I was also wondering if in Britain it is more often used than in USA.

    Good bye.:
     

    Tagarela

    Senior Member
    Português - Brasil
    Hi,

    Whether or not 'handsome' is common now, it was very common in the past. Dickens isn't exactly recent. :)
    Franzi, o, for sure, you are right. But I meant that if it was more common today, I guess that non-native would be more aware of it, and natives would not have quarrels about =)

    Good bye.:
     

    Moon Palace

    Senior Member
    French
    Waow... I wouldn't have imagined my question would raise such a passionate debate. I must admit I am impressed.
    What I retain from all that has been said is that first, it ought not be used in a direct address to a woman, then that although it is used in BE as a compliment on the beauty of a woman, conveying the idea that a woman has class, it is not the case in AE. But I would now be grateful if you could stop arguing about it, I believe the case is clear enough. Yet it reminds me of so many arguments between French people on the different stances on a word, that I wouldn't like to sound like one giving lessons as I myself can feel very strongly too on a given word or phrase.
    Anyway, thanks to all of you for very precious inputs. I really appreciate. :)
     

    JamesM

    Senior Member
    Please do yourself a favor and do not refer to women as handsome in the USA. You don't seem smart for doing so.
    Actually, I would say the opposite. The most common present-day settings for "handsome" are in literature and journalism. If anything, it is a marker of a literary or journalistic bent, in my opinion. I would not expect it in everyday conversation.

    What I retain from all that has been said is that first, it ought not be used in a direct address to a woman, then that although it is used in BE as a compliment on the beauty of a woman, conveying the idea that a woman has class, it is not the case in AE.
    I think you have misunderstood. Several current examples have been quoted in AE writing, both in literature and the general press. It is not a word that would be used as a direct compliment to a woman in AE. That much is agreed. However, it would not be out of place in a magazine article, a newspaper column, or a book in AE as a complimentary description of a woman, despite some personal preferences.
     
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    JudgeX

    New Member
    English - American
    Actually, I would say the opposite. The most common present-day settings for "handsome" are in literature and journalism. If anything, it is a marker of a literary or journalistic bent, in my opinion. I would not expect it in everyday conversation.
    Actually, you came close to grasping my point, but missed it, I think. What I was conveying is that if you use the word "handsome" to describe a woman, it draws more focus on your poor choice of words than it does on the actual subject you're trying to compliment. The mind of the American reader/listener often then goes into a loop of trying to figure out why you used the word handsome (perhaps you're foreign and don't realize that in the states we use that for guys, which is cool, or... the negative idea that maybe you're intentionally using poor word choice in an attempt to mark yourself journalistic or literary.)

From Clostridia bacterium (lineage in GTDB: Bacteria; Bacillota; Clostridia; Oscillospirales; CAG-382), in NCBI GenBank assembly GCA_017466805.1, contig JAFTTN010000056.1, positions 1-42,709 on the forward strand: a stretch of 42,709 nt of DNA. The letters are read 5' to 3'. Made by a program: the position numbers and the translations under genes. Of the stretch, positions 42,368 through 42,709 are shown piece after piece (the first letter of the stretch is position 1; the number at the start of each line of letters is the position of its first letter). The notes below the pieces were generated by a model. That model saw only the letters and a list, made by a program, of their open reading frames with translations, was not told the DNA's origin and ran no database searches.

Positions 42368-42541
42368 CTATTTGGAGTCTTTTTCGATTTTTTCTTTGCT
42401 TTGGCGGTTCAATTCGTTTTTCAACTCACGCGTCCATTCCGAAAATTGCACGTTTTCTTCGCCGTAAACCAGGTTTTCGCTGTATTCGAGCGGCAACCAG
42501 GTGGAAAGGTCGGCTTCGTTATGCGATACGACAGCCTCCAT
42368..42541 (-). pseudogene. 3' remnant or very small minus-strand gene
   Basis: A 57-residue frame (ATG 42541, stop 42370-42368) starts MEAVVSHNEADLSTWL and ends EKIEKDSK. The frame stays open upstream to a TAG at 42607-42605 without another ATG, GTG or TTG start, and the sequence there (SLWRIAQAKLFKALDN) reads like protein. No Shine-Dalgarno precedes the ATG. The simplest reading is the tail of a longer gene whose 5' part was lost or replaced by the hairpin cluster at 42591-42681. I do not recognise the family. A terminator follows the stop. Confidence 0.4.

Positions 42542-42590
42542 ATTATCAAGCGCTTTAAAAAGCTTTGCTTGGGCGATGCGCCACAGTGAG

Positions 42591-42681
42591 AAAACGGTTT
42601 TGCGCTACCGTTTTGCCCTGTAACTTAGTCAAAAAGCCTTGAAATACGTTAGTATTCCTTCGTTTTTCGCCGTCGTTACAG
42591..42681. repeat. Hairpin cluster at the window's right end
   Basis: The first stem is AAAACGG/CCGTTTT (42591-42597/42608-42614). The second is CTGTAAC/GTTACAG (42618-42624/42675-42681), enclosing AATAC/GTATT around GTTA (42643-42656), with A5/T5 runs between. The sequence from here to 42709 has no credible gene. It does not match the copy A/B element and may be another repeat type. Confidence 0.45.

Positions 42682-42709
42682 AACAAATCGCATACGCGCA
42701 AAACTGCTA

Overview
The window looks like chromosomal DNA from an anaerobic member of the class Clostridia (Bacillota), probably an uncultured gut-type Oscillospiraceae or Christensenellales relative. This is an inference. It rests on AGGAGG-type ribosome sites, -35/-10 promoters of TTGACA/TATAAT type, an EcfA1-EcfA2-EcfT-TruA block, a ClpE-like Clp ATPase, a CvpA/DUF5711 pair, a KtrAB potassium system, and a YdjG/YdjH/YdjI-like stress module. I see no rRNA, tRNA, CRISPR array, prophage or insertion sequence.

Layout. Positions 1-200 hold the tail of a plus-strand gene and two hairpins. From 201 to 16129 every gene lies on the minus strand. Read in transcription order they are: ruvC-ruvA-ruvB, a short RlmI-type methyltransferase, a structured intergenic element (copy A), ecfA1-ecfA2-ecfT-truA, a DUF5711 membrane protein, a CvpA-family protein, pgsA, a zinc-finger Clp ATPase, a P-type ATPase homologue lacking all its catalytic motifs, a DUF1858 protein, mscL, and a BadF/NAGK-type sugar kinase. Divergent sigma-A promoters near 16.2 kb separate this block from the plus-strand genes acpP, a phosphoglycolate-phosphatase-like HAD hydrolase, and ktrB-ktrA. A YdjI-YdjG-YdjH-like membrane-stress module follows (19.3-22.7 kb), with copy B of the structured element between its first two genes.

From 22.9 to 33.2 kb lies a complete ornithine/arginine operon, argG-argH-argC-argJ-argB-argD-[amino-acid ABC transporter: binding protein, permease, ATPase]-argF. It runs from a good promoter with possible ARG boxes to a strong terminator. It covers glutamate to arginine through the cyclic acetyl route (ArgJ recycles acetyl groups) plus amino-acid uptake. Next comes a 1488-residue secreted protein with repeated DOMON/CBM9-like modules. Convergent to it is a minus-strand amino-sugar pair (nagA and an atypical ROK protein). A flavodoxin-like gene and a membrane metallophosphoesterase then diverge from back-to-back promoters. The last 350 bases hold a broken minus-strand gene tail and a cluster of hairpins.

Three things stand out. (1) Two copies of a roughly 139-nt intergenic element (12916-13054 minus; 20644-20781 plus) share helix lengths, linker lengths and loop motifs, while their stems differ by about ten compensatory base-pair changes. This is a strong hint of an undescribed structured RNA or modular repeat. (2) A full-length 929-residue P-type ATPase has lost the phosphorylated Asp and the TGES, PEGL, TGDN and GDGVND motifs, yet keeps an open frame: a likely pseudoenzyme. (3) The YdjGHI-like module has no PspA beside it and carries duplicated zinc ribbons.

In other words, do yourself a favor and just avoid it, when you have a plethora of other words and phrases that can mean exactly the same thing, without carrying the "faux-literate" or "possibly pretentious" connotation. Since you're NOT from the 1920's-1960's, writing a book in that era... and you're NOT from a country that still uses that word in that way, you're only going to earn yourself undue attention.
     

    Franzi

    Senior Member
    (San Francisco) English
    the negative idea that maybe you're intentionally using poor word choice in an attempt to mark yourself journalistic or literary.)
    Or using apt word choice in an attempt to not sound folksy and pseudo-populist?


    There have already been examples given of contemporary uses of 'handsome' as applied to women in AE. We've also gone over the connotations of the word and the contexts where it's appropriate and inappropriate. We've also established that AE speakers don't agree on how dated or how insulting the word is.
     

    GreenWhiteBlue

    Senior Member
    USA - English
    What I was conveying is that if you use the word "handsome" to describe a woman, it draws more focus on your poor choice of words than it does on the actual subject you're trying to compliment.
    "Handsome" is a perfectly acceptable word in American English (certainly in American English as spoken by educated adult speakers) when describing a certain type of attractive woman, and there is nothing whatsoever about the word that would make its choice "poor", other than the possibility that the woman described is not, in fact, handsome. There is no reason to avoid this perfectly suitable word.